Life cycle
Rituals, festivals, holidays

BrownBo Formal – Allegheny College

I thought it would be interesting to ask students who went to school in very rural settings what they did for fun or any college festivals and parties they would have. My informant, who is on a sports team that forms a very tight knit community and serves as her primary group of friends, described to me a usual party held around Christmas time. It was started by the boys soccer team living in a particular house near campus eight years ago. Since then it has become a tradition.

The boys from the soccer teams and basketball teams traditionally ask the girls from the girls’ soccer team to the formal, which is really just a college drinking party. The reason why the boys from the soccer team asks the girls’ soccer team is because those are the people who come out to support their games and share the field with them, which in turn almost makes all of the lore surrounding their sport the very thing that draws them together.

Those who attend the formal wear cocktail attire, which is unique to this event. The reason why it is unique is because, as my informant told me, most of their parties are in very casual and warm clothing because of the small town atmosphere on campus. You have to be comfortable because everyone walks on the icy sidewalks during the winter, and the sports teams in general usually dress more casually than the rest of the student body at Allegheny College.


Dirty Joke – American

The informant says she heard the following joke from a student at the University of Southern California: “I heard this one on, um, a—a hiking trip I went on . . . and it was a nighttime hike and we were looking at the stars, and the guides were telling astronomy stories and stuff, but one of them, uh, he told this dirty physics joke.”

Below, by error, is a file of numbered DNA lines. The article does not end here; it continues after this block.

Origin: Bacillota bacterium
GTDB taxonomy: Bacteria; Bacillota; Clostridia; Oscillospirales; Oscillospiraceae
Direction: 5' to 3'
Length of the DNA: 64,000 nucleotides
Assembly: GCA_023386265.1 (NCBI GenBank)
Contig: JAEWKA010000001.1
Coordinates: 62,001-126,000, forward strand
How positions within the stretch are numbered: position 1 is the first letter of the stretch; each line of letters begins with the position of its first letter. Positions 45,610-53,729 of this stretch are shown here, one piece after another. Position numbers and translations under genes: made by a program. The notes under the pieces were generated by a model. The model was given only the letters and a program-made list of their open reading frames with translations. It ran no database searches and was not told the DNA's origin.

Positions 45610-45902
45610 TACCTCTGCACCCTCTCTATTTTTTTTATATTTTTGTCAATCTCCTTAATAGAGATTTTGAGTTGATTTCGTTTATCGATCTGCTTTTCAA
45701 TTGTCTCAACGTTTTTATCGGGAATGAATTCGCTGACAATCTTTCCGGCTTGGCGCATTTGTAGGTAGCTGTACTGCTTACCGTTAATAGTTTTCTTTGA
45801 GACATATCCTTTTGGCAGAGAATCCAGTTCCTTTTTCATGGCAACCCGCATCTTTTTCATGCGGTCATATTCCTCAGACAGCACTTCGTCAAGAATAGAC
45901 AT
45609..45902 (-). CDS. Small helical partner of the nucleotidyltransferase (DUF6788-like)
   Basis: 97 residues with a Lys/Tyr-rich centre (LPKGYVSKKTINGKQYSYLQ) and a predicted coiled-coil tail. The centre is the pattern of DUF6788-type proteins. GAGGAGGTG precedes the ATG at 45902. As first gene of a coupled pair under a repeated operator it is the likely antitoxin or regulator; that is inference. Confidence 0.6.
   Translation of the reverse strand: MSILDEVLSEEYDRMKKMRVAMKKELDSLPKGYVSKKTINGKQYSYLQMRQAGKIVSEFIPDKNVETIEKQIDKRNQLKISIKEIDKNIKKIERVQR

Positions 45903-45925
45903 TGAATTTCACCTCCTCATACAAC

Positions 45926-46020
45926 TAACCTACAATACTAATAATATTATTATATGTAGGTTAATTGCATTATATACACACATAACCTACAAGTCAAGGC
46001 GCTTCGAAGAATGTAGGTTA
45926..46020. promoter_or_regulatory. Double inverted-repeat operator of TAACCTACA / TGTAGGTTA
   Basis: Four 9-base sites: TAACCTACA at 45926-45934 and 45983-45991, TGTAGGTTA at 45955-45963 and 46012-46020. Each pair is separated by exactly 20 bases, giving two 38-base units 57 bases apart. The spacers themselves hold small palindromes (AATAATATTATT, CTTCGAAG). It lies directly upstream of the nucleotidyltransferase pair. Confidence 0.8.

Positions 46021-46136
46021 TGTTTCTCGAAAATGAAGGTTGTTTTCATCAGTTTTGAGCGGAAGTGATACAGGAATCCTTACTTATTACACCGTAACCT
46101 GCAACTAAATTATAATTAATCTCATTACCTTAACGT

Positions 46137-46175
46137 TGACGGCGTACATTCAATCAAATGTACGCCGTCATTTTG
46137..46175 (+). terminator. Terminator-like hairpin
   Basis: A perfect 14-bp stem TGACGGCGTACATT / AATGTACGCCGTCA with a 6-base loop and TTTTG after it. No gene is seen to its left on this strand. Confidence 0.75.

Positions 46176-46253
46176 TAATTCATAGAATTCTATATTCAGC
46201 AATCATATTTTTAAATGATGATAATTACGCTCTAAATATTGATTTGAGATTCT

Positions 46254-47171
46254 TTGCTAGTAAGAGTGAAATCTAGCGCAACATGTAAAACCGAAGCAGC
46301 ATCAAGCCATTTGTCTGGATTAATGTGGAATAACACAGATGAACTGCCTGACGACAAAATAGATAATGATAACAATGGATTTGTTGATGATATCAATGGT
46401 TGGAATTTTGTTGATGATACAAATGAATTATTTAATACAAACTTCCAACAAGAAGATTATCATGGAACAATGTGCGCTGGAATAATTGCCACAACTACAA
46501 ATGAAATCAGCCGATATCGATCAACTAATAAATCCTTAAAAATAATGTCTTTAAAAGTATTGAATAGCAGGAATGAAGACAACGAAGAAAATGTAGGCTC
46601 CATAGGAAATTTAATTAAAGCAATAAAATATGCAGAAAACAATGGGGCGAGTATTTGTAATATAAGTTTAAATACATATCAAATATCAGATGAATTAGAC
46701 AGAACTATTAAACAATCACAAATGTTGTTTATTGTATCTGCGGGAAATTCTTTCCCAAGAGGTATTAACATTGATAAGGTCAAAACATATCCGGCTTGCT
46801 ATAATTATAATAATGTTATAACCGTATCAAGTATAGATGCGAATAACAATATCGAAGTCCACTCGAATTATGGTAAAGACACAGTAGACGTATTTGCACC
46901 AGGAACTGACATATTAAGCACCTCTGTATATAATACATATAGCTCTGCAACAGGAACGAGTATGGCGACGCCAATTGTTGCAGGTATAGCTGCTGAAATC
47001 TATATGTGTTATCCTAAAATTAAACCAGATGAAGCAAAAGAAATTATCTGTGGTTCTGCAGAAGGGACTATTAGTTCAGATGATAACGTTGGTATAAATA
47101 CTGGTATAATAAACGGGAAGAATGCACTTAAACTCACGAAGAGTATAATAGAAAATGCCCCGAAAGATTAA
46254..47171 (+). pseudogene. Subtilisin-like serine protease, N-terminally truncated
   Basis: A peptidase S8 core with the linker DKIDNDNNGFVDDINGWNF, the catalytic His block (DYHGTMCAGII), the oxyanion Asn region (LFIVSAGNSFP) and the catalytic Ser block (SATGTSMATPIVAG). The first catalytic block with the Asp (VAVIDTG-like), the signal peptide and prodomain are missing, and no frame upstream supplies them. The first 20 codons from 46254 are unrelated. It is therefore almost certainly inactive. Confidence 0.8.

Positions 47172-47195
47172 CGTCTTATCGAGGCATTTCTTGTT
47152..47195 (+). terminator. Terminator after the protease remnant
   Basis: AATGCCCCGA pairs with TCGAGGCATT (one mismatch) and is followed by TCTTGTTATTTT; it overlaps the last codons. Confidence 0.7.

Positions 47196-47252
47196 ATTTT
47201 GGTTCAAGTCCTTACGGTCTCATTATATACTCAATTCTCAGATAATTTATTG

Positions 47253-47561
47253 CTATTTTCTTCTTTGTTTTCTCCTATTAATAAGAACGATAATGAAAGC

The joke follows: “It’s uh, based on the Heisenberg Uncertainty Principle, which, uh, I guess states something like, ‘If you know something—object’s position, then you can’t know its velocity and vice versa, if you know something’s velocity you can’t know its positions.’ So the joke is, uh, ‘Why was the physics, uh, the physics student, er, um, bad in bed? Because every time he found the right position he didn’t have the right velocity, and every time he had the right velocity he couldn’t find the right position.’”

The informant likes to retell this joke to people she knows are studying math.

She finds the joke funny because it makes light of a serious and unfortunate situation.

The joke is clearly intended for an educated audience; to understand the Heisenberg Uncertainty Principle, even with an explanation, requires some small knowledge of atomic structure. The Principle refers especially to electrons, which are so small that they’re hard to place. The telling of the joke might even be seen as somewhat of a status symbol—if you get the joke, you’re “in.” The joke of course has a terminus post quem of the proposal of the Heisenberg Uncertainty Principle.